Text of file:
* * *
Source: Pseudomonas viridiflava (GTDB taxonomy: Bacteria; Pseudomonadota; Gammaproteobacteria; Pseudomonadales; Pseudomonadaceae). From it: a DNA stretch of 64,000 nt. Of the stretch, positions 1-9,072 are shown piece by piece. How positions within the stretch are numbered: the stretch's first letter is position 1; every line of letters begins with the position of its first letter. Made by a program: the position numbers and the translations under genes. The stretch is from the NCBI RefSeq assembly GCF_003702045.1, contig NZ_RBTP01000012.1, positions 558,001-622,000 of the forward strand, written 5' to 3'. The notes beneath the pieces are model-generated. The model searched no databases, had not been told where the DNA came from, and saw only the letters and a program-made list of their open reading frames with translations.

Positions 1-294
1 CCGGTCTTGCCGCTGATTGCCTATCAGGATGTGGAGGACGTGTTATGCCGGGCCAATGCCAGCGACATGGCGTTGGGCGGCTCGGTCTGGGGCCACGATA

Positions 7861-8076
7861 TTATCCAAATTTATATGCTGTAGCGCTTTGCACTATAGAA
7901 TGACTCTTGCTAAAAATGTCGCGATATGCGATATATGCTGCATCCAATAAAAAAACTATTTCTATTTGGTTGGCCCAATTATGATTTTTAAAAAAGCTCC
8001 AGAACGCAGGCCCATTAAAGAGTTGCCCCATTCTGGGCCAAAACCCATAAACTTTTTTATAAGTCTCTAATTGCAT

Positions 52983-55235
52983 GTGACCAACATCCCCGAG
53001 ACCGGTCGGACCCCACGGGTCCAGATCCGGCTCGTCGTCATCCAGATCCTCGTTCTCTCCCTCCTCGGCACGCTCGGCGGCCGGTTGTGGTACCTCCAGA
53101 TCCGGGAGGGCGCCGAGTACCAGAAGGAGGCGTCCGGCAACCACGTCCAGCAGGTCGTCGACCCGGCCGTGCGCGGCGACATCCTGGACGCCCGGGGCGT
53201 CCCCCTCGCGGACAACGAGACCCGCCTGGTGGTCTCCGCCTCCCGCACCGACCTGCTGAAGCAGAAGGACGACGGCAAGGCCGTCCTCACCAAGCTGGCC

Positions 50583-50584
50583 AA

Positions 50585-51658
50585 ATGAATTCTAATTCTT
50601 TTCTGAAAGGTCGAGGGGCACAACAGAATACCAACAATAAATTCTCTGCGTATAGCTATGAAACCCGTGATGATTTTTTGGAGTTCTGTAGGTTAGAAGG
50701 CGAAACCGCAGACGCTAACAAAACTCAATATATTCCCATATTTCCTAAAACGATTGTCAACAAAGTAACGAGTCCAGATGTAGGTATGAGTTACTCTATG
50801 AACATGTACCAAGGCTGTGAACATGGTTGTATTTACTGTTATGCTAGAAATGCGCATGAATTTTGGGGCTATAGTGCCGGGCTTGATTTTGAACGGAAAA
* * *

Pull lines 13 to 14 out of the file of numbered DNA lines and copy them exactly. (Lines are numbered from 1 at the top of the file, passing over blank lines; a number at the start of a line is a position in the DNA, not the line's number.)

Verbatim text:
Positions 50583-50584
50583 AA